Magistrates, small pools and family violence

Magistrates, small pools and family violence

At the end of last year a bill was introduced to allow summary court magistrates to hear more family property cases. What are the implications for vulnerable families experiencing violence?

The bill responded to recommendations by the Family Law Council and the Victorian Royal Commission into family violence to assist women and children trying to leave a violent relationship and to access funds without having to approach the family courts. It was hoped this would enable more timely and holistic response to multiple legal needs of vulnerable families without them having to navigate multiple courts.

The current property pool limit that summary courts may deal with (unless parties consent) is $20,000.  The bill will enable states and territories to set their own limit on the asset pool that summary courts can divide, possibly to $100,000 which is the current civil property limit.

This makes lots of sense for several reasons:

  • vulnerable separating families are likely to come before summary courts to address issues of safety to women or children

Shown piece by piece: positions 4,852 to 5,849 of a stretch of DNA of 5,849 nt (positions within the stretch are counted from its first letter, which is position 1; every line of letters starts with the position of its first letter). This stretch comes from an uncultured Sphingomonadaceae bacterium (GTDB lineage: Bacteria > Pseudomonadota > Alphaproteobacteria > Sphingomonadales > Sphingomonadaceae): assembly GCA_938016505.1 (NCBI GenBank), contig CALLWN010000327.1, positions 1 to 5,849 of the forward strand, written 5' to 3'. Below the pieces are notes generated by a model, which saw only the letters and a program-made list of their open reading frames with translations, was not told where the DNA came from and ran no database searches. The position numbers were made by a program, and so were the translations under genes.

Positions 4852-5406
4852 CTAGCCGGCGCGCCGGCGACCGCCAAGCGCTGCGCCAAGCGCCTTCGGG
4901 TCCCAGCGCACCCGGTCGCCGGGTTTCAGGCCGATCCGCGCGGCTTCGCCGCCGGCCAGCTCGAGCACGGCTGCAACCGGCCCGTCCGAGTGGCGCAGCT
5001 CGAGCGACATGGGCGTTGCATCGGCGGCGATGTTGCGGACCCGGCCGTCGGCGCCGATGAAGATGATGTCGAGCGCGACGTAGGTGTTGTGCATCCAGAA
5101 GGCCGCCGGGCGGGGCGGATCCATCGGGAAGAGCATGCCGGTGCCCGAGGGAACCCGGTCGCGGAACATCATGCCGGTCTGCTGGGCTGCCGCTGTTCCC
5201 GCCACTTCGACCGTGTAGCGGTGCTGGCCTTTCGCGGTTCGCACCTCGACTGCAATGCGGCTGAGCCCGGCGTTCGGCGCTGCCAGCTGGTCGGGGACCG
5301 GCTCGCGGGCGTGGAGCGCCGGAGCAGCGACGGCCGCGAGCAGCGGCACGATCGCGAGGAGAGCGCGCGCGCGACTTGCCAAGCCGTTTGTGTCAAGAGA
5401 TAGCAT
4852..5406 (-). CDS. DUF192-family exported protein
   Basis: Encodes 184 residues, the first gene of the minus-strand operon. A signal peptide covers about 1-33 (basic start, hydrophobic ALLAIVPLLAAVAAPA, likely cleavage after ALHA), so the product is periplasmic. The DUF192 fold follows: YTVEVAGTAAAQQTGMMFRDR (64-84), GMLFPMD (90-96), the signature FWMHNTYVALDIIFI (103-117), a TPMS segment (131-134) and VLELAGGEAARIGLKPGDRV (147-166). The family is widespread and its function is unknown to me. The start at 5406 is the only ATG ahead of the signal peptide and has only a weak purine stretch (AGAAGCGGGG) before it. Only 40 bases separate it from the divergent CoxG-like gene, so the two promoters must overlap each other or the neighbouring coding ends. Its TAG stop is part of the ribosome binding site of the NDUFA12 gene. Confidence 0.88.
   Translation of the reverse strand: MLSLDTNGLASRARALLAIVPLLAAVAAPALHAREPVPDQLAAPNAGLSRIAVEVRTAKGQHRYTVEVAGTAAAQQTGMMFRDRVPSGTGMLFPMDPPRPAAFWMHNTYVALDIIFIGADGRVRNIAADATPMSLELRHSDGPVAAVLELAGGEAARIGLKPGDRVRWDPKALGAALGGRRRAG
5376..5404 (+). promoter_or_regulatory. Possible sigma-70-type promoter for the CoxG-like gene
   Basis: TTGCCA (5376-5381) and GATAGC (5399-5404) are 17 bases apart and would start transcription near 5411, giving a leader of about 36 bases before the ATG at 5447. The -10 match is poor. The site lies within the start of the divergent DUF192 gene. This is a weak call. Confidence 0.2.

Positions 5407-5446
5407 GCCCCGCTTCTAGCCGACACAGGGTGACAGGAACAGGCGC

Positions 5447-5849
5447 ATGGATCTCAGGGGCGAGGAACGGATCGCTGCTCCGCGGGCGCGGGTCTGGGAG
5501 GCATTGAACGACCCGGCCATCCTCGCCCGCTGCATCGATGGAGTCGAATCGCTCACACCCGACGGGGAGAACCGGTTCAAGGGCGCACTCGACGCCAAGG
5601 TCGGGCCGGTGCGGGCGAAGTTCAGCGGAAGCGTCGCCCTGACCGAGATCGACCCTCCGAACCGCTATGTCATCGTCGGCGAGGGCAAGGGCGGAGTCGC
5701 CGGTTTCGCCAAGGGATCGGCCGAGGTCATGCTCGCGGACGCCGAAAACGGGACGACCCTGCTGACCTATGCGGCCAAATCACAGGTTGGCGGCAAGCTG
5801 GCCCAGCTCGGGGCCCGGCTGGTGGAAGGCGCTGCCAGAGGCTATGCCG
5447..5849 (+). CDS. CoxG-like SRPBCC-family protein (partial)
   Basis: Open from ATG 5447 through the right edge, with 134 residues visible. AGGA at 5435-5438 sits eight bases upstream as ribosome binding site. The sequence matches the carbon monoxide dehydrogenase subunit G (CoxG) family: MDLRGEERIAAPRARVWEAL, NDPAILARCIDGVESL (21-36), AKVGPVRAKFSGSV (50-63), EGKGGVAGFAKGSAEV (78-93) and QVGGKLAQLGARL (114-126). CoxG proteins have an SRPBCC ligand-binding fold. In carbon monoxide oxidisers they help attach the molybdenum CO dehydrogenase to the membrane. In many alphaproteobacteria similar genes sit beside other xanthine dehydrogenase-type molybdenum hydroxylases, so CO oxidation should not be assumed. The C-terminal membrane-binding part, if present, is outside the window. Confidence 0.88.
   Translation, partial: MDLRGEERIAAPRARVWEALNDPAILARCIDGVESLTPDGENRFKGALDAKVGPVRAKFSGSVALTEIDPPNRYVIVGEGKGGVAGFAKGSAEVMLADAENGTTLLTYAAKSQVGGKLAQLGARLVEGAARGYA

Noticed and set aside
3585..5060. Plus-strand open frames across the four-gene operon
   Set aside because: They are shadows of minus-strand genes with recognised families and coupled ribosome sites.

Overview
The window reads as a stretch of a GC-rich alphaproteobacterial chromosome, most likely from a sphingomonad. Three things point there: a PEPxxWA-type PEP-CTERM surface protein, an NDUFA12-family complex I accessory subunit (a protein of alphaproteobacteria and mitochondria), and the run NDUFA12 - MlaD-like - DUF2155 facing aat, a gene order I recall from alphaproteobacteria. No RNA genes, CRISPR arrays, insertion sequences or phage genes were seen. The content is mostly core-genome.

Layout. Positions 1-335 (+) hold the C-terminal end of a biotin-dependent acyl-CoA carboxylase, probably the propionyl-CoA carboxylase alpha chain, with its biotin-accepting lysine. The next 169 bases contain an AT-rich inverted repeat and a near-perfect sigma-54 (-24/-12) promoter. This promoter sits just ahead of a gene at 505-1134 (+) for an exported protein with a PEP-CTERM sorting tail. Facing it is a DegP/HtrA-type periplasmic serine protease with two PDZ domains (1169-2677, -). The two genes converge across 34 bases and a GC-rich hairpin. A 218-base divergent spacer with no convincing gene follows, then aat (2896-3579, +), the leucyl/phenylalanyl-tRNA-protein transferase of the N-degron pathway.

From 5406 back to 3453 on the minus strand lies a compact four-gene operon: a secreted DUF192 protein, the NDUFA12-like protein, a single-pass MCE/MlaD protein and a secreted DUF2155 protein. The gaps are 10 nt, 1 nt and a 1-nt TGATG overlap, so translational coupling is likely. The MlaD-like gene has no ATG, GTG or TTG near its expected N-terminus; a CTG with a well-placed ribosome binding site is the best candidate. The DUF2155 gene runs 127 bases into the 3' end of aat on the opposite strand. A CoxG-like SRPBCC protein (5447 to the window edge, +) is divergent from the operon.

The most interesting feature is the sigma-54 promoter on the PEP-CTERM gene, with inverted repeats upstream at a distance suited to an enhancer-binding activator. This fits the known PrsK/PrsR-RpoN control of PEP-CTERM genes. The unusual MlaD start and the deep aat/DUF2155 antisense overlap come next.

• many vulnerable families have few assets, or a lot of debt
  • needs are often urgent: to continue payment of a mortgage or debts (or not, where the debt is in her name, but for property he has possession of), to get access to a vehicle, to relocate
  • even if separating couples don’t have much between them, high property values mean that it their net assets are very likely to be worth more than $20,000
  • it facilitates timely access to justice for people in rural and regional areas.

Enabling one court to address all the elements of a separation may reduce time, cost, pressure and risk. It may enhance access to justice.

Assuming the bill is passed, what more needs to be done to ensure these objectives are achieved? Training of summary court justices was recommended by both the Family Law Council and the Royal Commission. Do public and private lawyers need to be re-acquainted with the jurisprudence of small property pools or the value of urgent maintenance applications? What support do self reqprsented litigants require?

If you are in Sydney on the evening of 21 March, you might like to join the discussion about these and other important questions in a presentation I am making to the Law Society of Greater Sydney: City Tattersalls Club, Celebrity Lounge 194-204 Pitt Street, Sydney, 5.30-6.30 pm.

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